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How hard is 1600 rating?

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Hey,

I just started to play chess and really got interested and want to know more about the game.
I wonder how hard and how long it will or could take to get to 1600 rating?
Im 21 and just wonder if its too late for me to get to this rating

With kind regards

It's hard to talk about since ratings are like currency. 100 USD and 100 JYP are very different values. Rating depends not only on the website and rating category, but also the time control. For example 10+0 rapid is not the same as 10+15 rapid... but just like currency, some are nearly the same, and some are wildly different.

Most beginners talk in terms of 10+0 rapid. It's the most played time control, and one that most new players are pretty comfortable with.

For 10+0 rapid on chess.com, I wouldn't be surprised to see a person rated 1600 in one year, but I'd expect them to have played 1000s of games and solved 1000s of puzzles. In other words the hours per day would be high. For someone 21 years old this is certainly possible, but I'd say 2 years or longer is more realistic.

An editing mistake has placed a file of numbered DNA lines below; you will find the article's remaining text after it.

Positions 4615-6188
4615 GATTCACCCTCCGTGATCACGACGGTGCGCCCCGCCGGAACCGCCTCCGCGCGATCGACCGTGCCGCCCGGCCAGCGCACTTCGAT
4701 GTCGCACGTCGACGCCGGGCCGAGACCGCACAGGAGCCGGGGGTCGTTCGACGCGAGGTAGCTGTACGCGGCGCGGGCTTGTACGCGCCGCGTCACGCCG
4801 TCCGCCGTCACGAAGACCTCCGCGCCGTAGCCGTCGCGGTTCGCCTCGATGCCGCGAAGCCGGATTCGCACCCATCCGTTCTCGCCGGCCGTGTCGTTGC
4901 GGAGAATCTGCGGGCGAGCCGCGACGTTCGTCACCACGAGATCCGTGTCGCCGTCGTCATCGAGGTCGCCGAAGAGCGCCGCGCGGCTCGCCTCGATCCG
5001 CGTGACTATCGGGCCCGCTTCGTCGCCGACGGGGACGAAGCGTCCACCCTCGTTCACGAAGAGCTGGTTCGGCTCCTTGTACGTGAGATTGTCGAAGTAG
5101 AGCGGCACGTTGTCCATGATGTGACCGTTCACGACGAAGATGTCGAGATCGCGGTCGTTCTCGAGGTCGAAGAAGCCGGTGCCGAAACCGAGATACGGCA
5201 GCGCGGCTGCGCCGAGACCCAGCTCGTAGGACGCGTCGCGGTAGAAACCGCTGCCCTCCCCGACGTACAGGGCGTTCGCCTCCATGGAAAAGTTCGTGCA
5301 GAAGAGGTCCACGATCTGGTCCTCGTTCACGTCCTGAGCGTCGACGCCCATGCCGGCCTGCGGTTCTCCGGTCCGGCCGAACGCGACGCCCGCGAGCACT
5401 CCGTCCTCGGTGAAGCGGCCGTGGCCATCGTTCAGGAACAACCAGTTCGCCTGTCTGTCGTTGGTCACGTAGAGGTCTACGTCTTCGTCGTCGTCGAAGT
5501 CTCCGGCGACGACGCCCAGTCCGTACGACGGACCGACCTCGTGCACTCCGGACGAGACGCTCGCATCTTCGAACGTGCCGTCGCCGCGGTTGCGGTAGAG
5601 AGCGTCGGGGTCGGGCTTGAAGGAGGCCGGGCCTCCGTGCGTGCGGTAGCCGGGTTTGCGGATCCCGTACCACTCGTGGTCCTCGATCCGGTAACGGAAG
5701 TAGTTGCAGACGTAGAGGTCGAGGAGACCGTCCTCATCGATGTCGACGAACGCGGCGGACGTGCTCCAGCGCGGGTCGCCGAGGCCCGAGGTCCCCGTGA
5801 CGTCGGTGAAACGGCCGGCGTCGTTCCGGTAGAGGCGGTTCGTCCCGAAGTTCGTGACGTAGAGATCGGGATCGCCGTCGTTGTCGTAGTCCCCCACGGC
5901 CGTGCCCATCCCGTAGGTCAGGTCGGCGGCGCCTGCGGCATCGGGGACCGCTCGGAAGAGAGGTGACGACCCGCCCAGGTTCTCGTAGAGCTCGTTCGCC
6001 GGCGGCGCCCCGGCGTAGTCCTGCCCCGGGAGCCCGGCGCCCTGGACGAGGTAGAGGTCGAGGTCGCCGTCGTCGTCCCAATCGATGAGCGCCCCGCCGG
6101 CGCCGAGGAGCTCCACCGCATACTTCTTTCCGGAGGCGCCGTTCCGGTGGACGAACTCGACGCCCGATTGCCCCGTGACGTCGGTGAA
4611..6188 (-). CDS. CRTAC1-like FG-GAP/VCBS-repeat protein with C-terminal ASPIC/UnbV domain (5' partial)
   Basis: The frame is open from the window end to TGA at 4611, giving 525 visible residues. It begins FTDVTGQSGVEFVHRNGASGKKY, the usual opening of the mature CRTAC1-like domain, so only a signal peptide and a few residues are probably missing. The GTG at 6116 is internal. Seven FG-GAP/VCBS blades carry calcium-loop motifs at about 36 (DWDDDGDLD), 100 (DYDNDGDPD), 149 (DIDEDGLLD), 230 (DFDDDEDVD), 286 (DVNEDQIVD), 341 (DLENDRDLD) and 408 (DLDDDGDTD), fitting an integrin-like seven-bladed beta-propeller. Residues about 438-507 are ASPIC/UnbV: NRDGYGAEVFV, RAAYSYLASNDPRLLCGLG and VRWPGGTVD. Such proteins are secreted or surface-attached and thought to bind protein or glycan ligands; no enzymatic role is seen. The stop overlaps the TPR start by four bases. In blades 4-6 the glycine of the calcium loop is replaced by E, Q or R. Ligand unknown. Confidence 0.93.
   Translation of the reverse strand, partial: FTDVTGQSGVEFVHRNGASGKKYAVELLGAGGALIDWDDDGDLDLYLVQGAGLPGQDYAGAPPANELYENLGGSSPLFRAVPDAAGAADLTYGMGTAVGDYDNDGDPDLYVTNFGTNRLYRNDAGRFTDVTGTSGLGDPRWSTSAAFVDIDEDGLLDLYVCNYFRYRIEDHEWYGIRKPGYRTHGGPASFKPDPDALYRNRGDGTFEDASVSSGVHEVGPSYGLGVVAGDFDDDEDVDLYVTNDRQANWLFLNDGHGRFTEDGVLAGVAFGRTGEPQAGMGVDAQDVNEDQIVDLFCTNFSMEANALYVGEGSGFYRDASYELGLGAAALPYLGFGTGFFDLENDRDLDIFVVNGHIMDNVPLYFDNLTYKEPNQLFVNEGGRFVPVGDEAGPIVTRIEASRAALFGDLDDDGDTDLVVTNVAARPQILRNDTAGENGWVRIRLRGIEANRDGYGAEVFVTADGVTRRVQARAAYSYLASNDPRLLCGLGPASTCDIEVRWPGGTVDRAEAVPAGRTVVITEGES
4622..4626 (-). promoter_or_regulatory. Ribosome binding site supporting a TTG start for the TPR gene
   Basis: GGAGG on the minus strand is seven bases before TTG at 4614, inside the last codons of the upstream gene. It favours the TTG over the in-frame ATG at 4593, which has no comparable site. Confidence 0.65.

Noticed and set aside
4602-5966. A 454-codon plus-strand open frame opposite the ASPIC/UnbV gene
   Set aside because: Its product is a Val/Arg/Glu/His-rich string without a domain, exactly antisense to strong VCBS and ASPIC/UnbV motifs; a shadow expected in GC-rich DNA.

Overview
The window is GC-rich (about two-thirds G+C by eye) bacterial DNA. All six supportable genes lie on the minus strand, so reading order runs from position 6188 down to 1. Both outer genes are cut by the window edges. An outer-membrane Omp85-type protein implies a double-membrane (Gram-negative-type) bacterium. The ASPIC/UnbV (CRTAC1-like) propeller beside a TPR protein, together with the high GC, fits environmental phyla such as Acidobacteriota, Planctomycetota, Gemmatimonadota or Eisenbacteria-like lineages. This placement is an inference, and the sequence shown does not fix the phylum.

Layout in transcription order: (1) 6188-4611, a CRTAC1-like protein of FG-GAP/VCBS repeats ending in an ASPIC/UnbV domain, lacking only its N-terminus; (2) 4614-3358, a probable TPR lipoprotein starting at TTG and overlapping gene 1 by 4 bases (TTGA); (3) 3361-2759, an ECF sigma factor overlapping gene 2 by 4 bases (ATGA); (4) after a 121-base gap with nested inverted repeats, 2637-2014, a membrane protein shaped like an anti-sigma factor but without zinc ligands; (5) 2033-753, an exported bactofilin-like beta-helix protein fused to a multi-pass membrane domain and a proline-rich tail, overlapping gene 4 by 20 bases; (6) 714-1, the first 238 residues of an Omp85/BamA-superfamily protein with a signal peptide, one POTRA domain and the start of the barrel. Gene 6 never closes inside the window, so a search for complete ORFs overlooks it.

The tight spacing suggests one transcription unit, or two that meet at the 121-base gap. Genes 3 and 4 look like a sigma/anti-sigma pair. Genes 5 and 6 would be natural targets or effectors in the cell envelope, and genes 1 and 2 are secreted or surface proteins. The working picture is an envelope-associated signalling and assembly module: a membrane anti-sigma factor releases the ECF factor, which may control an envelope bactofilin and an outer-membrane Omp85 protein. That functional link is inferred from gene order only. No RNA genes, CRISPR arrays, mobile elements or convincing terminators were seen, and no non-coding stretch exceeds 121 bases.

Of all the ratings, OTB (over the board) ratings are the hardest. Even so, starting at 21 is not too late to reach 1600 OTB, but again, I'd expect it to take a few years.

I started a year ago and got to 1500, so its never too late

Assuming you are a player who is dedicated to become a GM. You spend half of your time playing and another half to studying chess. Because of this, the average amount of time to spend before you become a GM is 10,000 hours. A GM have 2,400 elo. Elo strength is computed by exponential formula (10 ^ (elo/400)). Assume you only play a 10 minute chess (that is 20 minutes in total)